private void btnApply_Click(object sender, System.EventArgs e)
	  {
		dv = NORTHWINDDataSet.Customers.DefaultView;
		dv.RowFilter = ComboBox1.Text.TrimEnd() + " LIKE '%" + TextBox1.Text.TrimEnd() + "%'";
		CustomersBindingSource.DataSource = dv;
		CustomersBindingSource.Position = 0;
		FilterGroupBox.Visible = false;
	  }

	  private void btnCancel_Click(object sender, System.EventArgs e)
	  {
		dv = NORTHWINDDataSet.Customers.DefaultView;
		dv.RowFilter = "";
		CustomersBindingSource.DataSource = dv;
		CustomersBindingSource.Position = 0;
		FilterGroupBox.Visible = false;
	  }
	}
}

Adding custom code

If you open the Typed Dataset that the Wizard generated for this application, you'll find 1,988 lines of code (2,314 in C#). That's just to display the contents of columns and support databinding! If you had to write the code yourself, your career would be over. But you rarely do; the code generation that happens behind the scenes in .NET is not for public consumption.

The problem occurs when you have to add something yourself. I like to let the user press ESC to close a form. We can use the KeyPress event to do this.

In VB, open the Code Window, select frmCustomer Events from the top left combobox, then pick KeyPress from the right side combobox list of available events, and add this line of code to the resulting generated event handler:

If Asc(e.KeyChar) = 27 Then Close()

In C#, it's done differently. With the Form design surface open, press F4 to open the Properties Sheet, then click on the little lightning bolt to display available events, and double-click on KeyPress. This adds an AddHandler call in the code-behind, and a stub for a frmCustomers_KeyPress method. Add the following code:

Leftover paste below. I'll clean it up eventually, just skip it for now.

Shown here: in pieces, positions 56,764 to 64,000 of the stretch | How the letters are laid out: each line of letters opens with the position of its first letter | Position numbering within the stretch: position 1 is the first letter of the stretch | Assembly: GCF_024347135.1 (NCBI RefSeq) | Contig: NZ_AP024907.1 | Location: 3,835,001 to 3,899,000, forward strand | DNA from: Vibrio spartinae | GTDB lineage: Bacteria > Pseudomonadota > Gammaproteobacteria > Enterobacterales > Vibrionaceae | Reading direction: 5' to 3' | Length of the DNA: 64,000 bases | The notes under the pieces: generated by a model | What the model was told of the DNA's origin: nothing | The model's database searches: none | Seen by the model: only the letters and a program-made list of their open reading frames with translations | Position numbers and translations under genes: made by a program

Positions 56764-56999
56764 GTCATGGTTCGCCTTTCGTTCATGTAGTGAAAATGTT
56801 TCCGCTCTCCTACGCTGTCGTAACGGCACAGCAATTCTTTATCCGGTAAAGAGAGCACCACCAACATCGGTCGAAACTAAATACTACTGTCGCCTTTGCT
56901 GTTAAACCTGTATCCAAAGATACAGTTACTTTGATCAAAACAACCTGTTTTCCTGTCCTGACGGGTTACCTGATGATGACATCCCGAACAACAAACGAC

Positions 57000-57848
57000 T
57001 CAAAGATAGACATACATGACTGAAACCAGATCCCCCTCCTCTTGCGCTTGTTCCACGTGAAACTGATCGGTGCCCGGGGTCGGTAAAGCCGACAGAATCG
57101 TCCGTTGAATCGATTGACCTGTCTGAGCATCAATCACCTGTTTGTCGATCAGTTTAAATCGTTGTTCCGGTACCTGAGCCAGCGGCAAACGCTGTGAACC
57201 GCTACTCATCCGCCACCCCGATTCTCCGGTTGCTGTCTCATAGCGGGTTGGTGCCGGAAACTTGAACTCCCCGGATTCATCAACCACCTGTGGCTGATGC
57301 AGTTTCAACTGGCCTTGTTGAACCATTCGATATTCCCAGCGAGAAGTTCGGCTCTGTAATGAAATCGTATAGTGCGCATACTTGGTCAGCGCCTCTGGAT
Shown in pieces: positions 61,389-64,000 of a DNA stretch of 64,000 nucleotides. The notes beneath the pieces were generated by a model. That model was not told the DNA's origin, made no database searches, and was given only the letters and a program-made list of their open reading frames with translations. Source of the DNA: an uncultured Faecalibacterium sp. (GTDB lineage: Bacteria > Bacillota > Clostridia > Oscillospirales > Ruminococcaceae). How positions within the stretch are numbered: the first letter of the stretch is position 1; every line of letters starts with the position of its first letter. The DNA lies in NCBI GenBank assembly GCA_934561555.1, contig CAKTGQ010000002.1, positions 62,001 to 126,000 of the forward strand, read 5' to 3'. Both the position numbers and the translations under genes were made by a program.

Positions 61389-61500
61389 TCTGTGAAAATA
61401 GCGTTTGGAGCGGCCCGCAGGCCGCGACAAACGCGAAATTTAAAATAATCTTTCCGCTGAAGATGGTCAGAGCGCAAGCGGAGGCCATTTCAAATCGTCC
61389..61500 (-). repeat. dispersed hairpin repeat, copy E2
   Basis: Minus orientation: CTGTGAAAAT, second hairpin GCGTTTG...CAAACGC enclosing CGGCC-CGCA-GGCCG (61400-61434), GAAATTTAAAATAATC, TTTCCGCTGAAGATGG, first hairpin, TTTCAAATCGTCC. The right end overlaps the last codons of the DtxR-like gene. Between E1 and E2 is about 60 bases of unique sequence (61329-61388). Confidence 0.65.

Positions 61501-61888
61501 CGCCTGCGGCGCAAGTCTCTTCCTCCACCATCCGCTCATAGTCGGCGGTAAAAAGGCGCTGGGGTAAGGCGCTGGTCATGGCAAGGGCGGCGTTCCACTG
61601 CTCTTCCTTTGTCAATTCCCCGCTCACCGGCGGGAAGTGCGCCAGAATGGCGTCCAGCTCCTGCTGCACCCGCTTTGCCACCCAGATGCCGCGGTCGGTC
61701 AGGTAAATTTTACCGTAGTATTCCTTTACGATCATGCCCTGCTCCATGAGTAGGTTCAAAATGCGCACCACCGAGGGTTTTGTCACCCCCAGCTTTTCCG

if (e.KeyChar == (char)Keys.Escape) { Close(); }

(Note that in both VB and C#, the form's KeyPress event must be set to True.)

Conclusion

The point of this article isn't that .NET takes less code. In fact, it's actually a lot more code; you just don't have to write it. Besides, the Gallery and FoxPro Foundation Classes have navigation and filtering components and more, and if you availed yourself of all of those mechanisms, you could achieve a similarly small number of lines of code in VFP. The point is rather that if you use what's there, .NET is a very productive programming environment, in which you can do everything that you can do in FoxPro. But you'd better plan to get up close and personal with some code generation tools. This series of articles will introduce you to a number of my favorites.

But we can't ever forget that retrieving the entire contents of a table isn't always practical. In the next article in this series, we'll do everything that this form does using SQL pass-through to minimize data traffic.

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Copyright(C) Pinter Consulting, 2012Tel: +1 (650) 464-6924